The district court did not dismiss the indictment in response to the government’s defiance of its ruling, as some had expected would happen. (The government itself even seemed to encourage such an outcome, knowing that this would give it an easy justification for transferring the case to a military tribunal. Strategically, however, this would have presented its own set of problems, however, since Moussaoui’s extended contacts with the federal courts might have militated in favor of eventual federal court review of his military commission sentence, a contingency the government would undoubtedly like to avoid.)
Instead, the court barred prosecutors from seeking the death penalty against Moussaoui, and from presenting any evidence or argument that the defendant was involved in, or had knowledge of, the September 11 attacks.
Under the Sixth Amendment, Moussaoui has a constitutional right to “compulsory process for obtaining witnesses in his favor.” What the government argues, however, is that, as with the Guantanamo detainees, the courts’ jurisdiction does not extend to these potential witnesses. Even though the detainees are in the custody of U.S. officials, argues the government, they remain beyond the reach of the courts.
“Of Interrogation and Time”
The courts’ failure, so far, to extend legal protection to detainees on Guantanamo and other undisclosed locations has few precedents in American law. Internationally, however, the precedents are recent, and troubling.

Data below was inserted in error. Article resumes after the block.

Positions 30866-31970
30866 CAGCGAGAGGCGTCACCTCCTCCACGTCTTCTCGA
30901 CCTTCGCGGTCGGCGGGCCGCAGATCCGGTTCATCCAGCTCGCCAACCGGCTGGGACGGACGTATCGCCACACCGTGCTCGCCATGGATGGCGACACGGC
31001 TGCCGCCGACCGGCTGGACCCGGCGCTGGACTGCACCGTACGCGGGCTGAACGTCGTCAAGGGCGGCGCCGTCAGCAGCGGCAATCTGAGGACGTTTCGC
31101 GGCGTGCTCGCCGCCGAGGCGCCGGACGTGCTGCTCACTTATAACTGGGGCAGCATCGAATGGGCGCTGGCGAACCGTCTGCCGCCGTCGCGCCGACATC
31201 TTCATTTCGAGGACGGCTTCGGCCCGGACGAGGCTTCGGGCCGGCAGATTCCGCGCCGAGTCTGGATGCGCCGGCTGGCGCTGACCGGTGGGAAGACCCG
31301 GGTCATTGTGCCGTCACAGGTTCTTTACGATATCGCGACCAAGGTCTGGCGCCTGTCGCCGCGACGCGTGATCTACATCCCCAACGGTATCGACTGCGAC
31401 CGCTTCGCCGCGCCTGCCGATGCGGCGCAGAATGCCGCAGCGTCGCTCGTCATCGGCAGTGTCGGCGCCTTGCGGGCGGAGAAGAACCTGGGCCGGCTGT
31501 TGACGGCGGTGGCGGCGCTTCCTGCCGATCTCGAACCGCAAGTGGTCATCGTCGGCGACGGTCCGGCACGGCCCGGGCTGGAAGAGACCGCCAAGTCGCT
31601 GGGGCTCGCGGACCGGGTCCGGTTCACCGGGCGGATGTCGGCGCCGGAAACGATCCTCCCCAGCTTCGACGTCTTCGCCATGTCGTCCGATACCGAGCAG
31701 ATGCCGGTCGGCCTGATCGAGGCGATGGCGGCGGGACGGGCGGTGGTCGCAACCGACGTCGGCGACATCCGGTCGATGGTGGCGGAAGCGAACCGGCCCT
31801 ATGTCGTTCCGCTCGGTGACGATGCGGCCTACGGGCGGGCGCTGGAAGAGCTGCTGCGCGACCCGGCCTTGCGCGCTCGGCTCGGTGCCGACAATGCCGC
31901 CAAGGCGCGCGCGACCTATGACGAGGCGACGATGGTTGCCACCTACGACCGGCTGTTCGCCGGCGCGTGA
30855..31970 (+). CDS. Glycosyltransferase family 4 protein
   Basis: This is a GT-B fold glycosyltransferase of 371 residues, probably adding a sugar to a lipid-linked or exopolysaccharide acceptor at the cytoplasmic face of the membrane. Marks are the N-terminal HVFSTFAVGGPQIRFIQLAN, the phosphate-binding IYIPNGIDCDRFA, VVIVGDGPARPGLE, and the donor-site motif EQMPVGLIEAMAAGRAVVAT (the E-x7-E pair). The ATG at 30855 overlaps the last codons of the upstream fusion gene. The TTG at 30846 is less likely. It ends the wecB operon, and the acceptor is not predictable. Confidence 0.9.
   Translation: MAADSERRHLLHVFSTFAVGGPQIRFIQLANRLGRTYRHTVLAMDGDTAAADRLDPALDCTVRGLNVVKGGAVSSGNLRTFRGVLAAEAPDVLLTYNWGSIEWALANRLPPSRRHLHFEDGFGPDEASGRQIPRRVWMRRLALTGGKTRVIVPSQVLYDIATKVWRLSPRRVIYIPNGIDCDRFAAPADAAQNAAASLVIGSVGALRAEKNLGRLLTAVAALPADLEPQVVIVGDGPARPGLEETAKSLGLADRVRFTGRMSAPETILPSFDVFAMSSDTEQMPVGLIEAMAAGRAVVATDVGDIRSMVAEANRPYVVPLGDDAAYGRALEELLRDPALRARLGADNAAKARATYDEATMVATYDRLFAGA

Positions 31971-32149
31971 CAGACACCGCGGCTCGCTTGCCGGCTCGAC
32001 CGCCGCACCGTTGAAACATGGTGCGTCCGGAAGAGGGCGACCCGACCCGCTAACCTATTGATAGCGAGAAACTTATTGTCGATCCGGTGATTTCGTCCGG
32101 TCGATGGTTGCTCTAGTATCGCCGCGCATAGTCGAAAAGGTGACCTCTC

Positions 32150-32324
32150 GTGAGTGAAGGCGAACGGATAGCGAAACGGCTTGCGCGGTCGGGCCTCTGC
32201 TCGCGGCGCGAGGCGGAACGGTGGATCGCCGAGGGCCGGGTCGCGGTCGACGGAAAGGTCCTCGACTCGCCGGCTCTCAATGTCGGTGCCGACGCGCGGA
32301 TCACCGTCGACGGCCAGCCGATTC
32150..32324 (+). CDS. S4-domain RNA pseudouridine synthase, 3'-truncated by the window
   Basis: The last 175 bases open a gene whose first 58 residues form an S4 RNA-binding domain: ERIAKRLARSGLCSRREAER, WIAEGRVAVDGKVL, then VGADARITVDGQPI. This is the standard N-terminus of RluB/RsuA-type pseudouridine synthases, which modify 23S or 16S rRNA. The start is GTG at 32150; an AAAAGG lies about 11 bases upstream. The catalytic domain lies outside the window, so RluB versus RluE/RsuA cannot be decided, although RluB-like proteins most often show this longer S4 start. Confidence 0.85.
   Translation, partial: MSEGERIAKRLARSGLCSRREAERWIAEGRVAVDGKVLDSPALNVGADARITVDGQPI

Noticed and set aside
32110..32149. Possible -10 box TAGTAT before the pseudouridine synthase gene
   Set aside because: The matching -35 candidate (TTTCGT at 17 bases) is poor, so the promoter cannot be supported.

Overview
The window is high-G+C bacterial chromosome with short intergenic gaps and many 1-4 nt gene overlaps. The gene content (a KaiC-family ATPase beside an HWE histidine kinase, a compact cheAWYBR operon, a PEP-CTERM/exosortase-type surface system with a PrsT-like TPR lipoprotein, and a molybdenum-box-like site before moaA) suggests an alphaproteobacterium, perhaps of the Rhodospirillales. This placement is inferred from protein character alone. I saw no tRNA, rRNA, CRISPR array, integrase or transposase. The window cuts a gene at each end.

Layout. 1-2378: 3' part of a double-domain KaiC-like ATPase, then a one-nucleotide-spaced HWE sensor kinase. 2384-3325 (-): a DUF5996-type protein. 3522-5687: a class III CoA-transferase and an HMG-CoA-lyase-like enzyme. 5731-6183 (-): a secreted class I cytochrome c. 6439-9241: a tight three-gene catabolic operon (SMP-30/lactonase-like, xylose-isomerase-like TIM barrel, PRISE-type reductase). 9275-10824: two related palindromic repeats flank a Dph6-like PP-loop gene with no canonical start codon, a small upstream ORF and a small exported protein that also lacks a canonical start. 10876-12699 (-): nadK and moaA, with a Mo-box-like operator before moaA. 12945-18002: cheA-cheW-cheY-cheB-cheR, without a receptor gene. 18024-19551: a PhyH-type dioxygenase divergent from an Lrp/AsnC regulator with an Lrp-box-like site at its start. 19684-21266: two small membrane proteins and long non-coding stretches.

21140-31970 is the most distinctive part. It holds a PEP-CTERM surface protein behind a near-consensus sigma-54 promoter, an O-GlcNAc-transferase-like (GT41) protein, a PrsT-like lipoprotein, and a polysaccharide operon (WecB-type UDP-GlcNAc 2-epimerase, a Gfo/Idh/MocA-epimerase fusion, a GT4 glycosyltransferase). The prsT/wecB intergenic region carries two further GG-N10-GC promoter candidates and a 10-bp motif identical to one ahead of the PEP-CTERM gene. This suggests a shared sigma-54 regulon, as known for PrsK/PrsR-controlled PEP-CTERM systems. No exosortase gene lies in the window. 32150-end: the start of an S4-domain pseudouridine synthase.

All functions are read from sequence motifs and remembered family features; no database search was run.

During Argentina’s period of military dictatorship, from 1976 to 1983, the country’s courts largely abdicated their duty to protect the rights of detainees in military custody. Even though desperate relatives filed thousands of habeas corpus petitions, only two of them led to the release of detainees from clandestine prisons. One of the two released was Jacobo Timerman, a journalist whose remarkable memoir of the period, Prisoner without a Name, Cell without a Number, describes what it is like to be held indefinitely beyond the reach of the law.
His book, which merits re-reading now, speaks of the pain of “the long endless stretch of time, made up of time and more time, of interrogation and time, of cold and time, of hunger and time, of tears and time.”
In the first week of December, the U.S. Court of Appeals for the Fourth Circuit will hear oral argument in the government’s appeal in the Moussaoui case. The issue on appeal is, as the Fourth Circuit noted in an earlier opinion in the case, “one of extraordinary importance.” It is important for Moussaoui — whose life is at stake — but also for many others.
JOANNE MARINER is a human rights lawyer based in New York. She can be reached at: email@example.com